Some Christians might be against having dreamcatchers in their houses as it’s the primary element used in Pagan worship. However, there is no solid evidence that universalizes or postulates that dreamcatchers are bad or sinful.

The Contemporary Relevance of Dreamcatchers

In modern times, dreamcatchers are widely used by the Native American people as native gifts in the form of jewelry like earrings and accessories. They are even gifted to people to adore their homes and channelize positive energies. It’s kind of like a good luck charm that is given to newly married couples or first-time parents.

The beauty of dreamcatchers has increased their popularity even among non-natives. They are used in occupational therapy. So, many people engage themselves in creating attractive dreamcatchers because the entire process of making them is quite meditative or therapeutic.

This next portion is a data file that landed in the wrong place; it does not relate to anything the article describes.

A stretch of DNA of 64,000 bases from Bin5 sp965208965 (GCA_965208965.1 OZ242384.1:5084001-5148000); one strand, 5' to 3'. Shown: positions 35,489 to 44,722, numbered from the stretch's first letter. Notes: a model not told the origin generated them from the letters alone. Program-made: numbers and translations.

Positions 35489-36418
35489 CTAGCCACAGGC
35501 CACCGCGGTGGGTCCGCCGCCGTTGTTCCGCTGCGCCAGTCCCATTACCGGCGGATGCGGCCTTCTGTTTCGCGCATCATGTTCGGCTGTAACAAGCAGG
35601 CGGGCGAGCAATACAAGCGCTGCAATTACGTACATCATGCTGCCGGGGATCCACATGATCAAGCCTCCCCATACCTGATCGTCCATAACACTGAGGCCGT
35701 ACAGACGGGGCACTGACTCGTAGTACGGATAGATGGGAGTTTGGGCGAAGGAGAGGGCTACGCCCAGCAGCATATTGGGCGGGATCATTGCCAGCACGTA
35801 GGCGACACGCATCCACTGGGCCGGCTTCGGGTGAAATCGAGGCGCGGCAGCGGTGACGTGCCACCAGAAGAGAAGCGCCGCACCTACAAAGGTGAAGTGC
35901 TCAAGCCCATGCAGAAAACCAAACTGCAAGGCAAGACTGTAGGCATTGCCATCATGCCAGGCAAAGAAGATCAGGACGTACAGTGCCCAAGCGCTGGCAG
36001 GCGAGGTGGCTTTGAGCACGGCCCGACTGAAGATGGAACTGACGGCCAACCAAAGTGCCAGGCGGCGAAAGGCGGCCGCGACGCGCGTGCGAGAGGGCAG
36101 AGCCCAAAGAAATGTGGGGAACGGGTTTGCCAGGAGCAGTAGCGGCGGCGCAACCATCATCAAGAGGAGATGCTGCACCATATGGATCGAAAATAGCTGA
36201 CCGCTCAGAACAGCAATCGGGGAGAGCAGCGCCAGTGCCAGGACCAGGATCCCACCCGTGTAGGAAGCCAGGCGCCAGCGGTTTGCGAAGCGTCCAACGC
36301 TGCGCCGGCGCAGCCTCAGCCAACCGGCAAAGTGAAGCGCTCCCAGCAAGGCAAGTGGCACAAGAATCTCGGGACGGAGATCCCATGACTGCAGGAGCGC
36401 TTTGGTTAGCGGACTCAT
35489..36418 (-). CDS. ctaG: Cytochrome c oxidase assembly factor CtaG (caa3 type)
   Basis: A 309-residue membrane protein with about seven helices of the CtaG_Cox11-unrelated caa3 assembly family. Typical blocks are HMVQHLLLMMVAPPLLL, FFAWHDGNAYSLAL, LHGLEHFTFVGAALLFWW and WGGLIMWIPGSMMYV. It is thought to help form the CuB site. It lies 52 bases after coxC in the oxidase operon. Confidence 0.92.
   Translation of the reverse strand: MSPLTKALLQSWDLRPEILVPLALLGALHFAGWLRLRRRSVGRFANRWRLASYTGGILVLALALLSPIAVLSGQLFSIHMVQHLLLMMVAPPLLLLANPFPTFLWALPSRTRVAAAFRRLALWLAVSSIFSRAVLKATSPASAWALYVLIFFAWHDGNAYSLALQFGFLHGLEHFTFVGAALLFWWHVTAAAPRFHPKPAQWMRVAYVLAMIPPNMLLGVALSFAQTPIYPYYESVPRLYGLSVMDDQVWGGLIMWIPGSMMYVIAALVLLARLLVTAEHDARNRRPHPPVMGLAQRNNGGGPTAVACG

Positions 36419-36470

Since dreamcatchers are extensively used beyond indigenous tribes, their look and feel have been altered to a great extent without considering their symbolic, cultural and historical importance. Many dreamcatchers are made differently with different materials; they appear different as compared to the original ones and are made only for the purpose of style or modern fashion.

Every piece and the kind of material used for individual components of a dreamcatcher has a symbolic meaning. It’s a deeply rooted concept as it reflects the strong, vibrant culture and the beliefs of the Native American tribes. So, some of the indigenous communities may feel that modern-day dreamcatchers breach the rich, meaningful pre-civilization symbolism.

Bonus read – Check out the American Mythology 101: Your Guide To American Myths and Legends – Dreams and Mythology to learn some really interesting American myths and legends.


Wow! Never thought a dreamcatcher could be so deep and mesmerizing a thing?

But now you know that it’s more than just a beautiful piece of craftwork!

This talisman of protection not just secures you from bad dreams but also from evil spirits, energies, and thoughts. It’s very much like your vision board in the modern context.

So, you can very well see it as a visual reminder of your hopes, dreams, and aspirations you envisioned for yourself for a better future.